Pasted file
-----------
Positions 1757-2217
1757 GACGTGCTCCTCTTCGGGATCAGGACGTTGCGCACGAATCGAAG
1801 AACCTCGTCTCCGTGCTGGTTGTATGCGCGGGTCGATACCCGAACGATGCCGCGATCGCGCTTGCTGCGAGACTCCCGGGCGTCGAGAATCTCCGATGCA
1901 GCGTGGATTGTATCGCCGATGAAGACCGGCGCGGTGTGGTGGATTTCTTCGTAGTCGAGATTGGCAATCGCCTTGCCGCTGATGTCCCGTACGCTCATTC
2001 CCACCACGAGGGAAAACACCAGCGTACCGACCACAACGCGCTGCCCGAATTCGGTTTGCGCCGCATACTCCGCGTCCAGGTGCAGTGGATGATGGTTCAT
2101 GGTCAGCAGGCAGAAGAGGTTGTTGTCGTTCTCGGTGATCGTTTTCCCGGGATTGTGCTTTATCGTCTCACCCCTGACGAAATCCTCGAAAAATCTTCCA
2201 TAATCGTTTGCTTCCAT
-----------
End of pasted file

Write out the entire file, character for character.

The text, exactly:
Positions 1757-2217
1757 GACGTGCTCCTCTTCGGGATCAGGACGTTGCGCACGAATCGAAG
1801 AACCTCGTCTCCGTGCTGGTTGTATGCGCGGGTCGATACCCGAACGATGCCGCGATCGCGCTTGCTGCGAGACTCCCGGGCGTCGAGAATCTCCGATGCA
1901 GCGTGGATTGTATCGCCGATGAAGACCGGCGCGGTGTGGTGGATTTCTTCGTAGTCGAGATTGGCAATCGCCTTGCCGCTGATGTCCCGTACGCTCATTC
2001 CCACCACGAGGGAAAACACCAGCGTACCGACCACAACGCGCTGCCCGAATTCGGTTTGCGCCGCATACTCCGCGTCCAGGTGCAGTGGATGATGGTTCAT
2101 GGTCAGCAGGCAGAAGAGGTTGTTGTCGTTCTCGGTGATCGTTTTCCCGGGATTGTGCTTTATCGTCTCACCCCTGACGAAATCCTCGAAAAATCTTCCA
2201 TAATCGTTTGCTTCCAT